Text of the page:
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A Gold Book

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Critical Review

In the 1950s it was usual amongst artists to send examples of work to art directors by way of self-promotion and with the intention to connect and gain exposure for their new work. During 1957, Warhol published A Gold Book for exactly this purpose and it remains one of Warhol’s more elaborate self-published projects.

The print run was limited to 100 copies and the 22 page volume was bound in a lavish shimmery gold hard cover adorned with distinctive cursive lettering by Warhol’s mother, Julia Warhola, and featuring the famous actor James Dean who died in a car accident two years before in 1955.

Thirteen of the plates within the volume were included as lithographs printed on a rich gold paper and the rest were on white paper with black thinly lined images. These are reminiscent of Warhol’s blotted-line technique that he developed as an illustrator. The blotted-line technique is effective in the plates where the limited palette of gold and black evokes a strong image, versus some of the plates that are on white wove paper, which feature individually hand coloured watercolour. By working in this manner - selecting areas with particular attention to floral and nature motifs - Warhol achieves a harmonious juxtaposition.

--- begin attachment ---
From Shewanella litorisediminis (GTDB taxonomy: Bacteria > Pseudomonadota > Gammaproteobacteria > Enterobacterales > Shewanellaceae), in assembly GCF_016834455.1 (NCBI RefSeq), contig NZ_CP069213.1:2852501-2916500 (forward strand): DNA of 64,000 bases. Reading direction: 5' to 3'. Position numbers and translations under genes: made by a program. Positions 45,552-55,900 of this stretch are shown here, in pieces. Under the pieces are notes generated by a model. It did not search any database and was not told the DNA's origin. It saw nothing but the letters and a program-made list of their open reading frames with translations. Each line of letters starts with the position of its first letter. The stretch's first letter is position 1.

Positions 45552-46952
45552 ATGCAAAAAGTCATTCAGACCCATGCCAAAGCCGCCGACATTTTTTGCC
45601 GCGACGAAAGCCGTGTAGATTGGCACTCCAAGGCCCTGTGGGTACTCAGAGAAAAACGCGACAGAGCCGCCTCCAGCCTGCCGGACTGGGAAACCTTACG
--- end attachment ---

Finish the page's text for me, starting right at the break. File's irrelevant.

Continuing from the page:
A close friend of Warhol’s, the production designer Charles Lisanby, said that the book and the plates inside were inspired by traditional southeast Asian gold-leaf lacquered furniture with contrasting black designs. It was seen by Warhol on a trip to Bangkok during a seven-week journey around the world that he ventured on in 1956.

The depictions in this book are varied and showcase Warhol’s abilities as an artist. He described its subjects as “boys filles fruits and flowers shoes”, the work also includes images of Edward Wallowitch whom he was romantically linked to at the time. Many of Warhol’s initial inspirations throughout his career came from photography, his work and thought process often started off as a photograph before being developed and subsequently manipulated into a painting or print. In this instance Warhol traced the drawings of childhood from photographs taken by Edward Wallowitch. A Gold Book marks Warhol’s early career and touches on many subjects that he would subsequently continue to be fascinated with, including celebrity, childhood, commercialism, sensuality and sexuality.